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How to Backup Ubuntu Server 20.04 with Bacula

Joe Harris
August 31, 2020

Bacula is a powerful backup tool. It is highly scalable, works over the network, allows you to check and encrypt data, and has many other advantages.
In this tutorial, we will walk through the steps to configure a file backup on a local computer.

First, let's take a look at the Bacula components:

  • Bacula Director manages backup and restore tasks and coordinates file verification;
  • Bacula Console allows you to manage the Director component, run jobs, view statistics, and so on;
  • Bacula File works in every system that needs backup, interacts with the Director and sends files on its request;
  • Bacula Storage manages the physical storages and writes the backups to them;
  • Bacula Catalog is a service database for organizing backup, recovery, and file verification. Thanks to the catalog, the utility has retrospective information about all files and storage devices.

Step 1 – Installing Bacula and database

Bacula uses the Postfix server to send email notifications when a task is completed. You need to install and configure it if you want to receive emails. The setup process is described here: How to install and configure Postfix as a send-only SMTP server

Let’s install Bacula

apt install bacula

Enter the Postfix configuration data when prompted, or select "no connection" if you don't need emails.

In the next step, select "Yes “to configure the PostgreSQL database server and” localhost" for its hostname. You can leave the password field empty.

PostgreSQL database configuration
Screenshot 1. PostgreSQL database configuration

Step 2 – Configuring Bacula

First, set up a backup storage device. Create a folder for recording backups and make bacula its owner.

mkdir /opt/backup
chown bacula:bacula /opt/backup

Add the following configuration to the file /etc/bacula/bacula-sd.conf:

Device {
Name = LocalSD
Media Type = File
Archive Device = /opt/backup
LabelMedia = yes; # lets Bacula label unlabeled media
Random Access = Yes;
AutomaticMount = yes; # when device opened, read it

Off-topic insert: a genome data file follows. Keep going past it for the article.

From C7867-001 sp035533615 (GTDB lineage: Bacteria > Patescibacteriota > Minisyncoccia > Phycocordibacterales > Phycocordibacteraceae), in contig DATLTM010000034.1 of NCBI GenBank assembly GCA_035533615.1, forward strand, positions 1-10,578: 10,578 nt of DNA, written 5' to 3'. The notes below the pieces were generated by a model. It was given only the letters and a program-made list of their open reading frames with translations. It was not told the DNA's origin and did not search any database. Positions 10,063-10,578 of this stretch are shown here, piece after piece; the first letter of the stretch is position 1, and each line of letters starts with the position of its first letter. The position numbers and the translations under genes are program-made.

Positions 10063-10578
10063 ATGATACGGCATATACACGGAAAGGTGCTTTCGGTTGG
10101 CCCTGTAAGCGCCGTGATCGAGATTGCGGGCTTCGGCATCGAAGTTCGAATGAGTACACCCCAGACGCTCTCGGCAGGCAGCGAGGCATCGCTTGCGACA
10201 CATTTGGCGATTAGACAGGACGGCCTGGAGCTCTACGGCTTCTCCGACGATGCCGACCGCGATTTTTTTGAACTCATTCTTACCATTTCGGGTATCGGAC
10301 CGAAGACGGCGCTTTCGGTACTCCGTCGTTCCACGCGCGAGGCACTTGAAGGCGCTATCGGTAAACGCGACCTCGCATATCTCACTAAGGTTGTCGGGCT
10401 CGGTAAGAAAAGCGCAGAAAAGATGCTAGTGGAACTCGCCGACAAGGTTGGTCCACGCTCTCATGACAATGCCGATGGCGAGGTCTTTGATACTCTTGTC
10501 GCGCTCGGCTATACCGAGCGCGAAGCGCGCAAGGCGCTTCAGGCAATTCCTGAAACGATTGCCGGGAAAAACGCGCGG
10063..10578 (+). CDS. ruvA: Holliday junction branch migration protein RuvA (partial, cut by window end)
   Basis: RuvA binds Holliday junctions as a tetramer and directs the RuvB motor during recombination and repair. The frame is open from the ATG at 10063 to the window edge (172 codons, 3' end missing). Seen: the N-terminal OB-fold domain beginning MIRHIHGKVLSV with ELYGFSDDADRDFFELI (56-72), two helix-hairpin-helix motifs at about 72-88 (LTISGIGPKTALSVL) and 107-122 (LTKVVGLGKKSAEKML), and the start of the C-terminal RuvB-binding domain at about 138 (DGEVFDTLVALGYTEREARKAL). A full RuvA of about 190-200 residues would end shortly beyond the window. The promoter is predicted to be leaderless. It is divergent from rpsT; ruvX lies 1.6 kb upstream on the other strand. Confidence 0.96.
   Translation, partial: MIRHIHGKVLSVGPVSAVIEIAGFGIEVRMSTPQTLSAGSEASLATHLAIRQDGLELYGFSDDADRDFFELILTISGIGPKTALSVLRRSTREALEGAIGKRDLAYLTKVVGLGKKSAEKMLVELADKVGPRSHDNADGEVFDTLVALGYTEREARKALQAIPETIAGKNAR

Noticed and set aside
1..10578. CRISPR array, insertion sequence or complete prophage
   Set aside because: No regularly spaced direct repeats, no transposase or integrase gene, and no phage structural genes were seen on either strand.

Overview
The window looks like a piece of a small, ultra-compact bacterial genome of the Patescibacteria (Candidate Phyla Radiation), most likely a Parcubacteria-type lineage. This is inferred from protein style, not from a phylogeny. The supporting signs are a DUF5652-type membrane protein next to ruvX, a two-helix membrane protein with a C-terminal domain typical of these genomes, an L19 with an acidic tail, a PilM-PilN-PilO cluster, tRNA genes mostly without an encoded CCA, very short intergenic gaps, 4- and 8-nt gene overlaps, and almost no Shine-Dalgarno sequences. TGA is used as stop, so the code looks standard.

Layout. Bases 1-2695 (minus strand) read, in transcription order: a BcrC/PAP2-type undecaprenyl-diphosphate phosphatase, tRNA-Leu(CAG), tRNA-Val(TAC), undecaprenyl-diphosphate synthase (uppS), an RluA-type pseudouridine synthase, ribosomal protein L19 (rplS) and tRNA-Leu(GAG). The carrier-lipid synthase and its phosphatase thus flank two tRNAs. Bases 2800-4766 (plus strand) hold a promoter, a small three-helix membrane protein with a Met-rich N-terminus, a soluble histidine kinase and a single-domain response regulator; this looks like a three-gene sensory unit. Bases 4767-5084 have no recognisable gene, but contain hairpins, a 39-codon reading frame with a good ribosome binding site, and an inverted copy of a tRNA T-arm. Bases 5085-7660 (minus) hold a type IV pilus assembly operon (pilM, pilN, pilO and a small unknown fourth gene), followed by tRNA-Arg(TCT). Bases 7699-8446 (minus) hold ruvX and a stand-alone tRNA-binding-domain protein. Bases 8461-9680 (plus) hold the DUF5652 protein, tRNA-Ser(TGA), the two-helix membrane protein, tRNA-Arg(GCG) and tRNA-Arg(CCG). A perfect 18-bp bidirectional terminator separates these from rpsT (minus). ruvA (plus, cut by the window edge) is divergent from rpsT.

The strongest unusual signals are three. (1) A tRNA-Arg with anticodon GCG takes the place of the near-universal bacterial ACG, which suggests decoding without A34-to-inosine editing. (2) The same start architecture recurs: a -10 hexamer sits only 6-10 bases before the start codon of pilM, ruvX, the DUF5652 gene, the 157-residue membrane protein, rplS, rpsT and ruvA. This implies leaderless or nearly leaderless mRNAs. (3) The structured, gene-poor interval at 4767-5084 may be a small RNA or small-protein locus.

RemovableMedia = no;
AlwaysOpen = no;
Maximum Concurrent Jobs = 5

To apply the changes, restart the service.

sudo systemctl restart bacula-sd.service

Now you need to add storage information to /etc/bacula/bacula-dir.conf. Note that the password must match the password string in bacula-sd.conf

Storage {
Name = LocalSD # Must be equal to the "Name" parameter of the "Storage" section in the /etc/bacula/bacula-sd.conf file
Address =
Password = "Password"
Device = LocalSD
Media Type = File

Also, add information about the new FileSet that specifies the directories to back up.

FileSet {
Name = "LocalFS"
Include {
Options {
signature = MD5
File = /home

In this example, the /home folder is selected for backup. You can also add other goals in the same way. Keep in mind that the folder where backups located should not be backed up.

Also, add a Schedule:

Schedule {
Name = "LocalDaily"
Run = Full daily at 03:00

The last one is the Job configuration:

Job {
Name = "LocalBackup"
JobDefs = "DefaultJob"
Enabled = yes
Level = Full
FileSet = "LocalFS"
Schedule = "LocalDaily"
Storage = LocalSD
Write Bootstrap = "/var/lib/bacula/LocalhostBackup.bsr"

Save the file and close it, restart the service.

systemctl restart bacula-dir

Bacula will now run a full backup of the specified folders daily at 03:00. If you want to do this immediately, log in to the bconsole, type “run” select "LocalBackup", and confirm it. To check the job status, enter "status" and select "1".

To restore files, use the “restore” command in the bconsole and follow the instructions.

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